While we now know the primary way COVID-19 is transmitted is through respiratory droplets, earlier in the pandemic, buffets closed that the virus can also be transmitted through fomites (objects that carry infection). The virus can feasibly lurk on serving spoons or items that customers touch at a buffet and infect someone whose hand touches their mouth. As such,, the CDC stated: “Avoid offering any self-serve food or drink options, such as buffets, salad bars, and drink stations.
This limits shared serving utensils, handles, buttons or touchscreens and help customers stay seated and at least six feet apart from people who do not live in their household.” The Food and Drug Administration echoed the CDC’s recommendation to discontinue self-service buffets. However, it also wrote: “There is no currentassociated with food or food packaging.” A Sweet Tomatoes restaurant temporarily closed due to the is seen when Garden Fresh Restaurants announced it would not reopen its 97 Sweet Tomatoes and Souplantation locations across the United States.
To combat this, cleanliness has ramped up at most buffets. Wynn employees, for example, now wipe down the buffet area every half-hour, and employees change serving-line utensils every 10-15 minutes. “If there so happens to be a guest who happened to use one spoon for this dish, but they used it for a different dish, we actually change out the two dishes and replace them completely,” Duarte said. “I think health and sanitation are paramount, and these practices should stay in place so we can always serve our guests the hottest, freshest, and safest food possible.
If we continue with these sanitation practices, it will only make us stronger. We had strict health and sanitation practices before the pandemic, so it’s just an extra half an hour that we have to do our sanitation, but I’m OK with that.” Frisch’s customers sanitizer and gloves. “Regardless whether or not safe with a level of hospital clean that we have in our restaurants,” O’Keefe said. In the Before Times, sanitary conditions at buffets were a cause for concern. But buffets may be the most sparkling clean they’ve ever been.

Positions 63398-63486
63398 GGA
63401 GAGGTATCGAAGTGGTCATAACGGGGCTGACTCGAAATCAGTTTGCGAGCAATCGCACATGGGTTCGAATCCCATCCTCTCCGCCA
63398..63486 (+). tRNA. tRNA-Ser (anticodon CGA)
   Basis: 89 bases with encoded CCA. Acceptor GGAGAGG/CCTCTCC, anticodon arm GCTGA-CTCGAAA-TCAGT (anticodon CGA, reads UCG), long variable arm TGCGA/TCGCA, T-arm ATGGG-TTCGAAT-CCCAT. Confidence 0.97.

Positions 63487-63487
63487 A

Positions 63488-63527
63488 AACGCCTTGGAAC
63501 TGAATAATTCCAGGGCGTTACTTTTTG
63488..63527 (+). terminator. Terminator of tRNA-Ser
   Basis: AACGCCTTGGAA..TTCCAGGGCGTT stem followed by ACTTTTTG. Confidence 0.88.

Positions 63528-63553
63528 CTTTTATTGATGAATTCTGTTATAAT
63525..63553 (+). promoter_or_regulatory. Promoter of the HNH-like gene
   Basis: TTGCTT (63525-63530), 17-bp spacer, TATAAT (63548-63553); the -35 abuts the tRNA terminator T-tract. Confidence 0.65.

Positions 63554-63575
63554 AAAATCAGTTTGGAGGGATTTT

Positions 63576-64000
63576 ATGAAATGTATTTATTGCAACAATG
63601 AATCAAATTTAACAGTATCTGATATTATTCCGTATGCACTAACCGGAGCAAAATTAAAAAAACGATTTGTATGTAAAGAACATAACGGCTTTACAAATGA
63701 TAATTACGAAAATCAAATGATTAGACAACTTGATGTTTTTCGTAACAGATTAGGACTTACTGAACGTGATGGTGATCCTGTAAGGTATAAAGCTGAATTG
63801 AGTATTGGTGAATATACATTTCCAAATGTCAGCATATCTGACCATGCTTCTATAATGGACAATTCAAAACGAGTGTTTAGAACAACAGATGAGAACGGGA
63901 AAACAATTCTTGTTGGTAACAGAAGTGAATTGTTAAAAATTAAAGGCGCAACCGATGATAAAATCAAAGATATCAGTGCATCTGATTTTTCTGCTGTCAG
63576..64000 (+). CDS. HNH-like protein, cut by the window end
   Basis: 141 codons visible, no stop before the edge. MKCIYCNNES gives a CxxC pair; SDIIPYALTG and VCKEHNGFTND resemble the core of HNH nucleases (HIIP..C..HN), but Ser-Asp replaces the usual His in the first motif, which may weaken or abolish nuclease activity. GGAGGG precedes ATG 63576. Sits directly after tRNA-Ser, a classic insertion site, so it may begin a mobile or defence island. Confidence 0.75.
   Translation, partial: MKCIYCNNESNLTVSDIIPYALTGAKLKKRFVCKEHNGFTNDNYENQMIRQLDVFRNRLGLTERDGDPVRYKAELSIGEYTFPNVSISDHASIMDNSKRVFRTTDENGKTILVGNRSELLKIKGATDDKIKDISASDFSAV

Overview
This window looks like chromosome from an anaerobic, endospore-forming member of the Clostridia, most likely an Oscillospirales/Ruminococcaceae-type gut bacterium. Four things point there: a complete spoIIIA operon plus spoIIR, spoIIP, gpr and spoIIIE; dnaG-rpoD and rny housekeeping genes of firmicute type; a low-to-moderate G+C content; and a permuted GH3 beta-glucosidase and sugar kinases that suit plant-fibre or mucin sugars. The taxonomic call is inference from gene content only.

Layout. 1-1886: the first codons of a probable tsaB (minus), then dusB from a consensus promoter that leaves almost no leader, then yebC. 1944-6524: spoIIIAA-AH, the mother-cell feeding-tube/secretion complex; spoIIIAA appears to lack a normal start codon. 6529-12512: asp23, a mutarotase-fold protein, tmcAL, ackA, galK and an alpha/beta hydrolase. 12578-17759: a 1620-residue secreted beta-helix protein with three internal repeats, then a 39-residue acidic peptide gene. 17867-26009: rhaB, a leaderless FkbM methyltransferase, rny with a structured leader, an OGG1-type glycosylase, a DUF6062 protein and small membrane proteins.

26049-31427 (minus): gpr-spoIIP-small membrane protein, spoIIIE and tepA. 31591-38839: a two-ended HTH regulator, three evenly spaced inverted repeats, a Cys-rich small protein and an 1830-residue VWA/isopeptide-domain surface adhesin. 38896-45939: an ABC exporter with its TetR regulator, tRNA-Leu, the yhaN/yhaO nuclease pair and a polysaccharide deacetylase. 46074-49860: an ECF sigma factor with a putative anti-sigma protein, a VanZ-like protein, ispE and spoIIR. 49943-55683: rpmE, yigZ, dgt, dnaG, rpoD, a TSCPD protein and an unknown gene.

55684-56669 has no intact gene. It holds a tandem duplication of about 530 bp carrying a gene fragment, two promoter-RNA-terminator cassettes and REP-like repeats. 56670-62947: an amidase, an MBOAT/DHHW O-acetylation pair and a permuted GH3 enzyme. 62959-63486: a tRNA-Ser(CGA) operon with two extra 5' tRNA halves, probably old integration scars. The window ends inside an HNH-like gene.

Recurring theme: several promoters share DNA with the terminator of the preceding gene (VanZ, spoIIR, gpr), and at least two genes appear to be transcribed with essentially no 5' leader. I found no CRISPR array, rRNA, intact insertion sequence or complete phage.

Buffets ‘will never die.’
Though buffets in Vegas and inside some restaurants seem to be flourishing, one COVID-19 buffet casualty is the stand-alone buffet restaurant. In the past year, Old Town Buffet and HomeTown Buffet closed permanently, Golden Corral terminated locations, Sweet Tomatoes/Souplantation permanently closed all its sites, and Sizzler filed for bankruptcy. Unlike Golden Corral and the ilk, Frisch’s is a restaurant first, which has helped it survive. “We have a full menu outside of [the breakfast bar],” O’Keefe said. “We already have drive-thrus and curbside carryout. It’s a different. Ours was sort of ‘and.’ We have our current menu AND breakfast bar. That’s a big difference.”
Duarte predicts buffets will progress into more good dining-like atmospheres. “I truly believe that having a buffet is synonymous with Las Vegas, and I honestly do not believe they’re going to go away,” he said. “They’re a great way for guests to come in with a large group of people. I do not believe the buffets will ever disappear, especially if we keep to our high standards. We will not only survive. I think we’re going to thrive and continue. We are fully come back, but our customers love our buffet, and until that changes, our buffet will never die,” Growney said.open and continuing to reinvent how we cook the food and portray the food for our guests.” “Nothing will ever go back to being the same,” O’Keefe said, “but I do think that over the upcoming months, as , that people will go back to [breakfast] bars.” So far, various iterations of the American buffet have weathered the most uncertain memory. This news should be as joyful for buffet lovers as a plate piled high with bacon. “There will be a lot of buffets that never